Feature Disabled After San Jose’s ‘Smart’ Parking Meters Unexpectedly Reset, Leading To Tickets

cbslocal – excerpt

SAN JOSE (CBS SF) — San Jose’s “smart” meters have been leading to lots of unexpected tickets for drivers, and the city is making them just a little bit dumber to solve the problem.

Some of San Jose’s new ‘smart’ parking meters downtown have been resetting to zero when some heavy trucks pass, leading to tickets for drivers.

A lot of construction and heavy machinery around downtown has led to a lot of parking tickets.

San Jose lawyer Todd Rothbard has been snapping photos with his cell phone when he feeds meters outside the superior courthouse.  He had gotten three tickets in less than two weeks.

“I would have paid it if it had just been a single ticket, because it’s well more than $40 worth of time goes into presenting a case, and telling them they’ve got a problem,” Rothbard said.

San Jose did own up to the problems and have disabled the troublesome reset function on some meters. But, the city is relying on people to report the faulty tickets themselves… (more)

Too many parking tickets in SF

By David Hegarty : sfbg – excerpt

OPINION San Francisco made $87 million in parking citation revenue in 2012; roughly double what the city made off actual paid parking meter revenue.

Let that sink in for a minute.

It’s become so hard to park a car in San Francisco that its citizens are paying almost $281,500 a day simply to park, and then they’re cited for doing it wrong.

The San Francisco Municipal Transportation Agency should be responsible to the people — to create and maintain clean, orderly streets and transit systems that work for the people who use them.

The responsibility of the SFMTA is not to incentivize government agents to write more tickets and make citizens a passive revenue stream because it’s convenient. Parking citations, in their current form, do not support an ethical citizen-focused approach by the city to parking law and violations.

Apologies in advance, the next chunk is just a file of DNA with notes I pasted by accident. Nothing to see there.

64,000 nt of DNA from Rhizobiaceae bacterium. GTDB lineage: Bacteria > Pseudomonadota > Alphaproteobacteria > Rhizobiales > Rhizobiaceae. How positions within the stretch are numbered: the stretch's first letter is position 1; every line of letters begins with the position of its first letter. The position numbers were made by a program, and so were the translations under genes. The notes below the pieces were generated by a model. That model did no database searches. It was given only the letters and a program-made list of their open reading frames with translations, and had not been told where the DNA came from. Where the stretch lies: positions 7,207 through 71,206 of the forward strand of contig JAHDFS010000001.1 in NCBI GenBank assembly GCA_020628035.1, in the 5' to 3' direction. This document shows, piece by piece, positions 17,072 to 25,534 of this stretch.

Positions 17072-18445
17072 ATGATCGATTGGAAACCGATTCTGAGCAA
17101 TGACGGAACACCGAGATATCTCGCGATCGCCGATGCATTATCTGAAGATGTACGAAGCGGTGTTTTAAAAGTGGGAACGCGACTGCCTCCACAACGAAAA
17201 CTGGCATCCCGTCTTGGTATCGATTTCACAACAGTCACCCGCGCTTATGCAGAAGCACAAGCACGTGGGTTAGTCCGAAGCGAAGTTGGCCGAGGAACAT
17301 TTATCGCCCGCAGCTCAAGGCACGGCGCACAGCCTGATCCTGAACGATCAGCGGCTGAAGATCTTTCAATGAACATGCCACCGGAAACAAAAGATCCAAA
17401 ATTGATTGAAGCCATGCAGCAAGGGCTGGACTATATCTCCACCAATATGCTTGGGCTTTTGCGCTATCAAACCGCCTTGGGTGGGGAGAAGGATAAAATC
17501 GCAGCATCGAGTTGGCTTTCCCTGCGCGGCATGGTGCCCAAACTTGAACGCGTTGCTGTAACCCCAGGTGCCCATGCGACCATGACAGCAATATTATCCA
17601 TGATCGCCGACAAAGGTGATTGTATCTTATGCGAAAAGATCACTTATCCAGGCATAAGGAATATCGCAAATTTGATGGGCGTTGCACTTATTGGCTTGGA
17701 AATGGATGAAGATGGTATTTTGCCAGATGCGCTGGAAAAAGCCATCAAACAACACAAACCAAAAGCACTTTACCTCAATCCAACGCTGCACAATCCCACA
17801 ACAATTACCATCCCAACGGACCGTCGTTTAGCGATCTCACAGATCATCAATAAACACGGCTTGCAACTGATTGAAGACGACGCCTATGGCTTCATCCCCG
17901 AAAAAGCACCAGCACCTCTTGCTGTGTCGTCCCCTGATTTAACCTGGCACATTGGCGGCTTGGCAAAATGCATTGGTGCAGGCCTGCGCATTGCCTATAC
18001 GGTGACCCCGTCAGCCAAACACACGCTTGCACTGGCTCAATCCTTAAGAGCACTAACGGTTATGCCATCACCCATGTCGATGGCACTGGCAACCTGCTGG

The simple fact that revenue gained for parking citations is roughly double that of legal, paid parking meter revenue shows an inherent flaw in the system. If it is easier for the city to make money by writing citations, why would it change its systems to create more revenue through meters or alternative means such as license fees or permitting, even if it significantly benefitted citizens of San Francisco? It makes more financial sense to incent its relatively small fleet of parking authority officers to write more tickets…

Conflicting rules and regulations between systems are also a common issue in San Francisco — often signs will contradict themselves or other SFMTA systems, with no clear indication of which rules precede the others. Meters are inconsistent with other regulatory systems in use, permanent parking restriction signs are sometimes missing, hidden, or poorly maintained, and temporary restrictions are often inaccurate — creating grossly unfair conditions for people parking, and incorrectly written tickets by parking enforcement officers…

Ethical parking law would be a clear, mutually fair system which benefits citizens of San Francisco, creates revenue for the city through legal, noncriminal means, and enables a parking environment where citizens can easily follow the rules. Parking law should be optimized for clean, orderly streets and transit programs that are profitable and reliable — instead of convenient revenue.

There must be another way to achieve SFMTA budget requirements than to make the people this government agency should be serving into unintentional criminals.

David Hegarty is the founder of Fixed (www.getfixed.me), a company that helps customers contest parking tickets… (more)

Jersey City moves toward closing parking authority

AP : sfgate – excerpt

Jersey City is moving closer to realizing Mayor Steven Fulop’s goal of abolishing the city’s autonomous parking authority.

Fulop announced Friday that New Jersey’s Civil Service Commission has granted his request to have parking authority employees given civil service status.

The approval allows the city to move forward with its plan to abolish the authority and have its functions absorbed by other departments.

Fulop plans to present an ordinance to the City Council on Sept. 10.

The parking authority’s enforcement functions would come under the Department of Public Safety, while administrative functions would be handled by city staff who already perform these duties.

Fulop says the dissolution of the parking authority will save taxpayers millions of dollars.

(more)

There’s an idea on how to save Muni money. Abolish the SFMTA by repealing Prop E. What voters create they can dismantle.